Malcolm Fraser was Australia’s 22nd Prime Minister, serving from 1975 until 1983.
Fraser came to office in tumultuous circumstances. Having provoked a constitutional crisis by refusing to pass the Whitlam government’s budget through the Senate in October 1975, Fraser became Prime Minister on November 11 after Whitlam was dismissed by the Governor-General.
Fraser’s Liberal-National Coalition government went to to win the 1975 election in the biggest landslide in Australian political history. It was re-elected in 1977 and 1980 but was defeated by Bob Hawke and the ALP in February 1983.
At the time of his defeat, Fraser was Australia’s second longest-serving prime minister. His time in office was surpassed by Hawke and John Howard and Fraser is now the fourth longest-serving.
- Dec 13, 2012: Today’s Electoral Anniversaries: Hughes And Fraser
- Dec 09, 2012: More Anniversaries: Three Elections, A Floating Dollar And The Redfern Speech
- Jun 06, 2012: Malcolm Fraser’s Whitlam Oration
- Jan 01, 2012: Cabinet Papers From 1982-1983 Released
- Dec 09, 2011: Sir Zelman Cowen, Governor-General After Kerr, Dies, 92
- Jan 01, 2011: 1980 Cabinet Papers Released
- Dec 31, 2005: 1975 Cabinet Papers Released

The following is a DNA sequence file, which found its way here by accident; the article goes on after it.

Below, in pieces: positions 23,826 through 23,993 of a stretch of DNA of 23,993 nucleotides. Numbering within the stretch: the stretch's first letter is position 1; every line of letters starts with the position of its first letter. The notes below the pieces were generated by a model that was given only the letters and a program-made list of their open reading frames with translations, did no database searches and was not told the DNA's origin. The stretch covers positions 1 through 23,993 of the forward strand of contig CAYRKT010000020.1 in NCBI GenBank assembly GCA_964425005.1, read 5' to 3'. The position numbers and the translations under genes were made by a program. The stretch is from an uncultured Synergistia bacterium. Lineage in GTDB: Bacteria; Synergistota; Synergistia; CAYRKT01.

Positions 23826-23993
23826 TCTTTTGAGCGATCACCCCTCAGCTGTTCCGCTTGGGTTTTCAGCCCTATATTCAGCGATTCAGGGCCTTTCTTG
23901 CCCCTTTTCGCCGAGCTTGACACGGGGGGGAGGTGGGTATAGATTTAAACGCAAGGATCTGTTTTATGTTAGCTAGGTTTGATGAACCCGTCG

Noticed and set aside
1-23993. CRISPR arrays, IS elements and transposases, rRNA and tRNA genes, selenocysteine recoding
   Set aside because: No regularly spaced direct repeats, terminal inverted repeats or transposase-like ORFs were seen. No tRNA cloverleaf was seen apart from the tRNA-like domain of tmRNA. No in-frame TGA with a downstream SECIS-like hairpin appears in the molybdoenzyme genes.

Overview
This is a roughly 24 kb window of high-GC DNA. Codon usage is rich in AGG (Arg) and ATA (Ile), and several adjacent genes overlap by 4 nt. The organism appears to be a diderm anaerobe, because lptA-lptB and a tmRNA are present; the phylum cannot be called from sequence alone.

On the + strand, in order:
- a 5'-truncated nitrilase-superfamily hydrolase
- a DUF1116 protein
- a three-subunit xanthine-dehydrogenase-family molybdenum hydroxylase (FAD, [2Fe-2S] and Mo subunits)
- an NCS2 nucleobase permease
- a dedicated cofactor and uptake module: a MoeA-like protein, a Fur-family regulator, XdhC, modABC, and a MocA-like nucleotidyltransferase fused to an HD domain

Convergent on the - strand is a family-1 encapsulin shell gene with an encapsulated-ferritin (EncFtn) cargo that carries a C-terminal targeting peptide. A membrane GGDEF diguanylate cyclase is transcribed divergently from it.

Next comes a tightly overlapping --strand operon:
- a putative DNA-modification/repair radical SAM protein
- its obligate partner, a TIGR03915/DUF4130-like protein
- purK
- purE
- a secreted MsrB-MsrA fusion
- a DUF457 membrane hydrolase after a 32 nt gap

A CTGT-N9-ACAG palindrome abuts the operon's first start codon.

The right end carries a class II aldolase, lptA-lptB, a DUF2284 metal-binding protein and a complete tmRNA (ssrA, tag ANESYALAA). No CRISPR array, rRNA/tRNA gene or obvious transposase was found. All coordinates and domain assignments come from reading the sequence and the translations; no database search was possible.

- Mar 30, 2004: Sir Rupert Hamer, Former Victorian Premier, Genuine Liberal, Dies, 87
- Aug 24, 2000: Malcolm Fraser: The Past We Need To Understand
- Mar 05, 1984: A Year After His Defeat, Malcolm Fraser Talks To Peter Couchman
- Mar 05, 1983: Malcolm Fraser Concedes Defeat In 1983 Federal Election
- Mar 05, 1983: Video Scenes From 1983 Federal Election Night
- Mar 01, 1983: 1983 Federal Election: Liberal Party TV Advertisement
- Feb 15, 1983: Malcolm Fraser’s 1983 Federal Election Policy Speech
- Feb 15, 1983: Norm Gallagher Jailed; Fraser Prepares For Policy Speech; Don Chipp’s Senate Campaign
- Feb 03, 1983: Fraser Calls Early Election As Hawke Replaces Hayden
- Apr 28, 1981: Andrew Peacock Resigns From Fraser Government
- Sep 30, 1980: 1980 Federal Election: Malcolm Fraser Liberal Party Policy Speech
- Oct 27, 1977: Fraser Calls An Early 1977 Federal Election; Whitlam Responds
- Mar 09, 1971: Malcolm Fraser’s Resignation Speech: “Disloyalty Intolerable And Not To Be Endured”